While all is calm on earth, the era of peace may soon come to an end. Above and below, the forces of Heaven and Hell are waging a brutal war, and both sides are searching for a tool to achieve victory. Their quest to find such a tool leads them to earth, where the particularly wicked soul of a recently deceased Army Colonel promises to swing the war in either side's favor should they come to possess it. Caught up in the battle is former seminary student turned Los Angeles cop Thomas Dagget (Elias Koteas), who must rely on his prior experience to uncover the truth and prevent the forces of evil from claiming the soul.

A less discussed entry in the genre of religious horror, "The Prophecy" isn't without its flaws, which critics were quick to point out. Nonetheless, it remains a unique story of the endless battle between Heaven and Hell that fans of "Constantine" might be looking for. Plus, some standout performances by the cast, with Viggo Mortensen's portrayal of Lucifer being the most notable, make it a dark and brooding fit for the right audience.

Jonah Hex

In the wake of the American Civil War, Jonah Hex (Josh Brolin) is a former Confederate soldier who now works as a bounty hunter. The war has left him scarred, both emotionally and physically, and given him the ability to communicate with the dead. Already a useful tool for hunting down bounties, this power gains a new significance when Jonah is tasked with tracking his former commander, Quentin Turnbull (John Malkovich). Thought to be long dead, Turnbull is plotting an attack against the U.S. government, leaving Jonah as the only man with the skills needed to take him down for good.

We won't lie: You need to be in the right frame of mind to enjoy the nonstop chaos that is "Jonah Hex." From Jonah's twin horse-mounted chain guns to the climactic final battle between ironclad warships, the word "moderation" probably wasn't on any of the filmmakers' minds during the production of this one. Still, its unapologetically goofy tone and comic book roots make it a good fit for this list.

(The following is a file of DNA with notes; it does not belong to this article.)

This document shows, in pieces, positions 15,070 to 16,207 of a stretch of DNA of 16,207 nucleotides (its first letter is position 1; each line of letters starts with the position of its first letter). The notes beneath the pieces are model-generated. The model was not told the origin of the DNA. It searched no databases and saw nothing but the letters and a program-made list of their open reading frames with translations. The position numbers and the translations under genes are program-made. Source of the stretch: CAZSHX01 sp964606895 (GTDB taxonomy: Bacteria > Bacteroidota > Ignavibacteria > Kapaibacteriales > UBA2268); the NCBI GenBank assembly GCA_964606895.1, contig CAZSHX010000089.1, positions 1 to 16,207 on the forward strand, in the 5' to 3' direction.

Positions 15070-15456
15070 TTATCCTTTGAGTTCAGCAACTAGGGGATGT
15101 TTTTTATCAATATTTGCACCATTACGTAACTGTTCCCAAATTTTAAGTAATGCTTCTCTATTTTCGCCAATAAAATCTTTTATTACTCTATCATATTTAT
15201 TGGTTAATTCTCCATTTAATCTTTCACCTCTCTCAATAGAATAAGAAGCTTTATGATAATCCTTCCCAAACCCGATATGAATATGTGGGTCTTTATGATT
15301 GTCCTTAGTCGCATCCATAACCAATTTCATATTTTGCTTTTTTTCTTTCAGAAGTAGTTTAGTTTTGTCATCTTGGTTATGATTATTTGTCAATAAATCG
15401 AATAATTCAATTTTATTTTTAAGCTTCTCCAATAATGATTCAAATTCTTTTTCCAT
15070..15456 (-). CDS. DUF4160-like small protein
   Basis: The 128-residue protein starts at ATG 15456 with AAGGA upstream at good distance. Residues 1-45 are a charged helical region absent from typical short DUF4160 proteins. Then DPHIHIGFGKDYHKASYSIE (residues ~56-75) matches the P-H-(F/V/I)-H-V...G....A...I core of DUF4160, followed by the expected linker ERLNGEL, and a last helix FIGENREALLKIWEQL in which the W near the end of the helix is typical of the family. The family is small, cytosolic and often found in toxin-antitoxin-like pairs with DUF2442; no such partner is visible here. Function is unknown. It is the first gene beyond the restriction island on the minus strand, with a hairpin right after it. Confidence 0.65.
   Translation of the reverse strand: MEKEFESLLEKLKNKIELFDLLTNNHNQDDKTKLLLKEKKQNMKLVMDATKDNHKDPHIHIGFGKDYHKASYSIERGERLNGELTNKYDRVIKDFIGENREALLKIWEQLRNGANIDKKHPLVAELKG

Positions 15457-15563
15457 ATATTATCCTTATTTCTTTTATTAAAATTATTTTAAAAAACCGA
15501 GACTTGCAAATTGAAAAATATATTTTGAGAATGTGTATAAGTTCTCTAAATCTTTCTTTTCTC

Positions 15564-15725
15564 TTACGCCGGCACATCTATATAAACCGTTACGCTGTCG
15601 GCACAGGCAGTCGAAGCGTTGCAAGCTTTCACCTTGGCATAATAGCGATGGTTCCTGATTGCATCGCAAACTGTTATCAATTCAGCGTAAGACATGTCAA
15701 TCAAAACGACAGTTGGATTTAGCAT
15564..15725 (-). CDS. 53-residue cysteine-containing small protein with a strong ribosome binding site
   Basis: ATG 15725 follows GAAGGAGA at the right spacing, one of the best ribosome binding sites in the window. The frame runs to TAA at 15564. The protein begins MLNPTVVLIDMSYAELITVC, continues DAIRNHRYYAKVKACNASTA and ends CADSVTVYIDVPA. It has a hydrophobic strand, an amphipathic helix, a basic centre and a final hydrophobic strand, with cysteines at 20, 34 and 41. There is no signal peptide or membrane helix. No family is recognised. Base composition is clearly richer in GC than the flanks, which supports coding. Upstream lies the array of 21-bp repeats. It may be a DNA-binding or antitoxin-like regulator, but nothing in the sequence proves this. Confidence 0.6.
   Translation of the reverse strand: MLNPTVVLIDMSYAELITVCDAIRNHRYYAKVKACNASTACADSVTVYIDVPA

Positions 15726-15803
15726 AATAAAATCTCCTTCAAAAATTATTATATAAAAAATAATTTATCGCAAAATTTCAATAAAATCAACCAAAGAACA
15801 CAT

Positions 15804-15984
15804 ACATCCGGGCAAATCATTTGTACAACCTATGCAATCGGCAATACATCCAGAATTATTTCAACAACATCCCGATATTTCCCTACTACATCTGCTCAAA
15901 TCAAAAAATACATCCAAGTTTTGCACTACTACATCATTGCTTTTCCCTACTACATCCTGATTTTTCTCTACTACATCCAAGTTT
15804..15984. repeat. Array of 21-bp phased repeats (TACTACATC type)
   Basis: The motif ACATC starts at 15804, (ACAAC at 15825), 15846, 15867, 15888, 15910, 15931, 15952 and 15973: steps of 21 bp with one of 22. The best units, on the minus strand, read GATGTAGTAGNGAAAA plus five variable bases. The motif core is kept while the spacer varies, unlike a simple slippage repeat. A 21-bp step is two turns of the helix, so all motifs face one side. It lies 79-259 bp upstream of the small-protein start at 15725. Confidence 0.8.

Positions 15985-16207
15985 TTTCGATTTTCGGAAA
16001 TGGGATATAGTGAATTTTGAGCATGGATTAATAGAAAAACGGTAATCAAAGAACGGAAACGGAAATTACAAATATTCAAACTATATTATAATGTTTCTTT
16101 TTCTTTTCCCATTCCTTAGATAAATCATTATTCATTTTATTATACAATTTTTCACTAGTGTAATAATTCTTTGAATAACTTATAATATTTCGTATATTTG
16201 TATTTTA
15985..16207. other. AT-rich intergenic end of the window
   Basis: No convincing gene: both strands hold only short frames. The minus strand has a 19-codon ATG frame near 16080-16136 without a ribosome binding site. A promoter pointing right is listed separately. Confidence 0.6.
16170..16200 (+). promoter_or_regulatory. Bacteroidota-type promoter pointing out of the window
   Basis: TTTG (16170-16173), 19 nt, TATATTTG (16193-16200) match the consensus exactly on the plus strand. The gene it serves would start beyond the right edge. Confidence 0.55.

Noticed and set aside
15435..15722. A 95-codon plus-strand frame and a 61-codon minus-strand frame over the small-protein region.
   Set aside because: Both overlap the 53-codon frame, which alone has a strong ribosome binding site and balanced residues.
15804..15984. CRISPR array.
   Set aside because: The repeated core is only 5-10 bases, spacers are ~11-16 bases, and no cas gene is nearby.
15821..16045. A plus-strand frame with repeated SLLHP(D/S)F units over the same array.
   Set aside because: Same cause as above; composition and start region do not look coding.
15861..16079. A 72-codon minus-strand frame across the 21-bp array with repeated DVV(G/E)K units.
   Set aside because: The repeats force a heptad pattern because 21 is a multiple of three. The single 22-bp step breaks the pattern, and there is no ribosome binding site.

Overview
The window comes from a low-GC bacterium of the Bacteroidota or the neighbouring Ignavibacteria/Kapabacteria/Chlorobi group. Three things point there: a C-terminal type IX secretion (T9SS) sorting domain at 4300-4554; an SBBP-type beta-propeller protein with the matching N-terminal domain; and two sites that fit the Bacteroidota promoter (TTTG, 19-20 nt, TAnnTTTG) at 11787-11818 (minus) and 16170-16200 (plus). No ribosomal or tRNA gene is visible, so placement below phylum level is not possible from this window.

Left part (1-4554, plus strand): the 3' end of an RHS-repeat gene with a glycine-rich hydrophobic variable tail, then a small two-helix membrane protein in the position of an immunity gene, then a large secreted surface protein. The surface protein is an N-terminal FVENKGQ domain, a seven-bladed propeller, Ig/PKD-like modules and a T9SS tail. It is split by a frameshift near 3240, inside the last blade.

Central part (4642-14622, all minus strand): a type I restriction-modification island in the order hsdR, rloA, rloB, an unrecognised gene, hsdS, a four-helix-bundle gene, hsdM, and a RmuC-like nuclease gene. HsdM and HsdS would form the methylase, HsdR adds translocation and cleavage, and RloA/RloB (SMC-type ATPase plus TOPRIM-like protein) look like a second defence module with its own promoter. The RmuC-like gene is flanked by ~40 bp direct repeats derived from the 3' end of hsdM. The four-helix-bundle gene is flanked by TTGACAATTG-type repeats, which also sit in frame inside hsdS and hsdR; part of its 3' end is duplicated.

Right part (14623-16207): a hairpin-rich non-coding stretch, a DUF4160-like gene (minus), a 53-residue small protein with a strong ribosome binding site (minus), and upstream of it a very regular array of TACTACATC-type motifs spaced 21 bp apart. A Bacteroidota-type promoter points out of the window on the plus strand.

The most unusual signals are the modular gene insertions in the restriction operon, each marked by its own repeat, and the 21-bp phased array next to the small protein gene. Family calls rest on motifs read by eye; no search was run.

With a title that's short for "Rest in Peace Department," it should be pretty clear what type of lighthearted fare you're getting into when you watch "R.I.P.D." Based on the comic of the same name, the film opens with the double-crossing and subsequent shooting of detective Nick Walker (Ryan Reynolds). When he wakes up from the incident, Walker is shocked to find out that not only was he killed by his former partner, but he's been recruited by another police department, this time in the world of the deceased.

As part of the Rest in Peace Department, the rookie Nick is partnered with a former sheriff from the Old West named Roy Pulsipher (Jeff Bridges). Together, they're tasked with tracking down and bringing in souls who are trying to cheat death and evade judgment. Before long, they wind up blowing the lid off of a much deeper conspiracy, one that threatens to upend the worlds of both the living and the dead.

"R.I.P.D." probably won't work for fans looking for something grittier, but despite being a critical flop, it has enough goofy moments that it can probably go toe-to-toe with the campiest scenes that "Constantine" has to offer.

Solomon Kane

Though the film was released a few years after "Constantine," the character of Solomon Kane (played here by James Purefoy) actually predates the Hellblazer by several decades. First appearing in pulp magazines in the late '20s, Kane has a pretty complicated history. He was even featured in a handful of Marvel comics before becoming the protagonist of his own gothic picture.

Originally a sailor and privateer during the early 17th century, Kane's life was forever changed after he and his fellow crewmen went toe-to-toe with a horde of demons. Barely escaping with his life, Kane renounced his old ways, and pledged to lay down his sword in order to save his own soul.

Some time later, Solomon converts to Puritanism in an effort to make good on his promises. Unfortunately, his vows are soon put to the ultimate test as all but one member of a Puritan family is massacred by the forces of evil. Begrudgingly, Kane goes back on his word and commits himself to the fight against the world's darkness. Gritty, violent, and downright awesome, "Solomon Kane" is steeped with religious references and occult creatures on par with any of our previous picks. It's a must-watch for anyone eager for the sequel to "Constantine."